Critical Role of New Water Lines for Communities with Contaminated Wells

By Jane Marsh

For communities without safe drinking water, new water lines vastly improve people’s quality of life. Wells contaminated with agricultural pollution, lead or PFAS — also called forever chemicals — effectively force residents to buy bottled water or risk their health. In 2021, the Bipartisan Infrastructure Law (BIL) made over $55 billion available for freshwater and wastewater infrastructure in the U.S. Here’s how installing new water lines will affect the country.

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The Bipartisan Infrastructure Law

Much of the country’s water systems are decades old, and it is starting to become apparent. The U.S. loses an average of 14% to 18% of its treated potable water daily through leaks, with systems in some areas losing over 60%.

In addition to leaking, aging pipes allow contaminants to enter the water, which is why millions of Americans cannot drink the water in their own homes. The BIL will replace lead pipes with new, safe water lines, fund rural water projects and address contamination issues in small communities.

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The act funds projects through two main programs. The first, the Drinking Water State Revolving Fund (DWSRF), targets drinking water projects, lead pipe replacement and PFAS removal. The Clean Water State Revolving Fund (CWSRF) offers grants for water pollution and contaminant removal programs.

Health Effects of Contaminated Water

Contaminated water leads to profound health issues that can affect entire communities. Pollutants like PFAS from nearby factories may cause immune problems, changes in liver enzymes, an increased risk of high blood pressure, lower infant birth weights and a higher risk of some types of cancer.

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When lead enters drinking water through corroded pipes, it can cause anemia, slowed growth, hearing problems, behavioral issues, lower IQ scores and hyperactivity in children. In adults, it leads to reproductive problems, reduced kidney function and increased blood pressure. It can also cause premature births and reduced growth of babies in the womb.

Microorganisms in drinking water can lead to giardiasis, E. coli infections, cryptosporidiosis, dysentery, salmonellosis and other potentially deadly diseases.

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Why Is Contamination a Growing Issue?

There are multiple reasons water contamination has become a serious problem, including:

Dwindling Resources

Many of the freshwater sources in the U.S. are becoming depleting so quickly that communities are running out of water. At the same time that climate change is worsening droughts and heat waves, many parts of the world are experiencing explosive population growth.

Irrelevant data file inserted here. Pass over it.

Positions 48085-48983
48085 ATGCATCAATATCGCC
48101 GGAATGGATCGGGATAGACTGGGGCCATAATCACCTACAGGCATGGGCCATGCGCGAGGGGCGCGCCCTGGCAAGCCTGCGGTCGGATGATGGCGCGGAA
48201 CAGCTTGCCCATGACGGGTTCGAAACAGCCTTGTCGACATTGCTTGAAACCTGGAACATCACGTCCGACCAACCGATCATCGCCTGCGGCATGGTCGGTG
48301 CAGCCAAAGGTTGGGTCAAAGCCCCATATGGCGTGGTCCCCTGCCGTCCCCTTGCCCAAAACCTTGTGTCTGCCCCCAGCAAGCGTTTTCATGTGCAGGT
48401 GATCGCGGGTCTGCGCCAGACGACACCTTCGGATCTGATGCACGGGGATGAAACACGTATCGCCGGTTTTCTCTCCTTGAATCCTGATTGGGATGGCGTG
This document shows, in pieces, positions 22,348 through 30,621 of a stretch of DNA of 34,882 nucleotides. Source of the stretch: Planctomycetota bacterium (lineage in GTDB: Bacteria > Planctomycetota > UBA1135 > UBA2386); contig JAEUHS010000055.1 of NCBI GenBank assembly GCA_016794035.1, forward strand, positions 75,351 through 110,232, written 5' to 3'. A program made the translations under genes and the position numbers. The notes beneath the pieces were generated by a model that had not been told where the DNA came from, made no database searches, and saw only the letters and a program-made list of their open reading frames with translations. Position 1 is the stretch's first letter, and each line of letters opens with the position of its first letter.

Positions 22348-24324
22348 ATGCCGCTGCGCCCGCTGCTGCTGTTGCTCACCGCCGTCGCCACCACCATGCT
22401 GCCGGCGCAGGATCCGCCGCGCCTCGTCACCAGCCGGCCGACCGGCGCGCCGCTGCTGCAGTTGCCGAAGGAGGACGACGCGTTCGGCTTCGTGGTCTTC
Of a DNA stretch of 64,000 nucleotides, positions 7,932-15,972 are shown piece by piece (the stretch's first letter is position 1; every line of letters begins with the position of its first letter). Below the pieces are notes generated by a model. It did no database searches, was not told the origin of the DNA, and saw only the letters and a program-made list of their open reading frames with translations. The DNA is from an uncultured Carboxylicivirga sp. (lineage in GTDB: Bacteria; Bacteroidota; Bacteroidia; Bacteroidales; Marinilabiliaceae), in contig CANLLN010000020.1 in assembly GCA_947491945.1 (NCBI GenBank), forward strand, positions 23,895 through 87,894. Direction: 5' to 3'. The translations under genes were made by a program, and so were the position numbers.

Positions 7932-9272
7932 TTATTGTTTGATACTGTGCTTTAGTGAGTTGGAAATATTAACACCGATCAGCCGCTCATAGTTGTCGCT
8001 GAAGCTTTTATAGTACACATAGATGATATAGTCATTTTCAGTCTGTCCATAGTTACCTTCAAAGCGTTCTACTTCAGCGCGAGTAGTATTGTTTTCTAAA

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For example, droughts in California once depleted underground aquifers to the point that many farmers could not irrigate their crops. People cannot simply turn to a different water source if the main aquifer becomes contaminated.

Disproportionate Hardship

Unsafe drinking water disproportionately affects minority communities. One study found that almost 40% of Native American Tribal home wells contained water unsafe for lifetime consumption. Despite containing arsenic, uranium, manganese and even coliform bacteria, the wells were the main or only option for 80% of families. People living in affected communities are desperate for solutions.

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Increased Industrialization

Manufacturing and agriculture have scaled up to meet the needs of the growing population. Unfortunately, that means more chemicals — including fertilizer, plastics and pharmaceutical waste — are ending up in the water supply.

The U.S.’s water infrastructure needs a complete overhaul in some areas to address the contamination. The country also needs better regulations to prevent pollution, such as stronger laws to prevent dumping waste into water bodies.

New Water Lines Are Changing Lives

Clean water is a human right. For people living in areas with contaminated wells, new water lines allow people to cook, drink and bathe in their own homes instead of spending extra money on bottled water or relying on other people’s generosity. Updated water systems are also less prone to breaking, saving the country countless dollars on repairs and wasted water. The Bipartisan Infrastructure Law is profoundly improving people’s livelihoods.

Author Bio: Jane Marsh is the editor-in-chief of where she covers green technology, sustainable building and environmental news.